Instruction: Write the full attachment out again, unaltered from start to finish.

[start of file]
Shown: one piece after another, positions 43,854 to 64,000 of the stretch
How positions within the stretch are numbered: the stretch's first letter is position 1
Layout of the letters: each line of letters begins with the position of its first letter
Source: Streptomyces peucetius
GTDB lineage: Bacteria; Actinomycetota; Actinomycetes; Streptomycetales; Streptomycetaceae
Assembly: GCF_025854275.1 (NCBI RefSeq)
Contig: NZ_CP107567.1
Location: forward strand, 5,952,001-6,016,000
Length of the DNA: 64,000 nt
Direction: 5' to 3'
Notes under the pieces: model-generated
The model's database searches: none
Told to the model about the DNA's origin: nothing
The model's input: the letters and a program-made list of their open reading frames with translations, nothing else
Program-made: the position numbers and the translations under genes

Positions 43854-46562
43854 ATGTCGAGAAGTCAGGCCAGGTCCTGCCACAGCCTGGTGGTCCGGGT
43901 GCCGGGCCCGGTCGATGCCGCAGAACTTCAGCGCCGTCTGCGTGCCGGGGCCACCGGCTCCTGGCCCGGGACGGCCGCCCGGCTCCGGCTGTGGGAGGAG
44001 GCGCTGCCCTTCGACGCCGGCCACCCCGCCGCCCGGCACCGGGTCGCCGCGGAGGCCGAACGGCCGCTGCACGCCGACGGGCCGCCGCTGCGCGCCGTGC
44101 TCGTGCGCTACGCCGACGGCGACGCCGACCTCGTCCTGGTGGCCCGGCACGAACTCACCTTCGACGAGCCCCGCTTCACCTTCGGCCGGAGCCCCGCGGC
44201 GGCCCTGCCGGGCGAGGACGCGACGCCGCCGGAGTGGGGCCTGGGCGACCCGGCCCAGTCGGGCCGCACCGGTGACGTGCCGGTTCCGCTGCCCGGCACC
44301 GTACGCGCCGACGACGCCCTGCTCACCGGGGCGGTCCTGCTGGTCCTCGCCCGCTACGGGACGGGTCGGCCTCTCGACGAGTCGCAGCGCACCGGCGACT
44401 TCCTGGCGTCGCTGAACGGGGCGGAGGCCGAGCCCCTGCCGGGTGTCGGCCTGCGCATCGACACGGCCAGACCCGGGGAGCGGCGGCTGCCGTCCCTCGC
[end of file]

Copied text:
Shown: one piece after another, positions 43,854 to 64,000 of the stretch
How positions within the stretch are numbered: the stretch's first letter is position 1
Layout of the letters: each line of letters begins with the position of its first letter
Source: Streptomyces peucetius
GTDB lineage: Bacteria; Actinomycetota; Actinomycetes; Streptomycetales; Streptomycetaceae
Assembly: GCF_025854275.1 (NCBI RefSeq)
Contig: NZ_CP107567.1
Location: forward strand, 5,952,001-6,016,000
Length of the DNA: 64,000 nt
Direction: 5' to 3'
Notes under the pieces: model-generated
The model's database searches: none
Told to the model about the DNA's origin: nothing
The model's input: the letters and a program-made list of their open reading frames with translations, nothing else
Program-made: the position numbers and the translations under genes

Positions 43854-46562
43854 ATGTCGAGAAGTCAGGCCAGGTCCTGCCACAGCCTGGTGGTCCGGGT
43901 GCCGGGCCCGGTCGATGCCGCAGAACTTCAGCGCCGTCTGCGTGCCGGGGCCACCGGCTCCTGGCCCGGGACGGCCGCCCGGCTCCGGCTGTGGGAGGAG
44001 GCGCTGCCCTTCGACGCCGGCCACCCCGCCGCCCGGCACCGGGTCGCCGCGGAGGCCGAACGGCCGCTGCACGCCGACGGGCCGCCGCTGCGCGCCGTGC
44101 TCGTGCGCTACGCCGACGGCGACGCCGACCTCGTCCTGGTGGCCCGGCACGAACTCACCTTCGACGAGCCCCGCTTCACCTTCGGCCGGAGCCCCGCGGC
44201 GGCCCTGCCGGGCGAGGACGCGACGCCGCCGGAGTGGGGCCTGGGCGACCCGGCCCAGTCGGGCCGCACCGGTGACGTGCCGGTTCCGCTGCCCGGCACC
44301 GTACGCGCCGACGACGCCCTGCTCACCGGGGCGGTCCTGCTGGTCCTCGCCCGCTACGGGACGGGTCGGCCTCTCGACGAGTCGCAGCGCACCGGCGACT
44401 TCCTGGCGTCGCTGAACGGGGCGGAGGCCGAGCCCCTGCCGGGTGTCGGCCTGCGCATCGACACGGCCAGACCCGGGGAGCGGCGGCTGCCGTCCCTCGC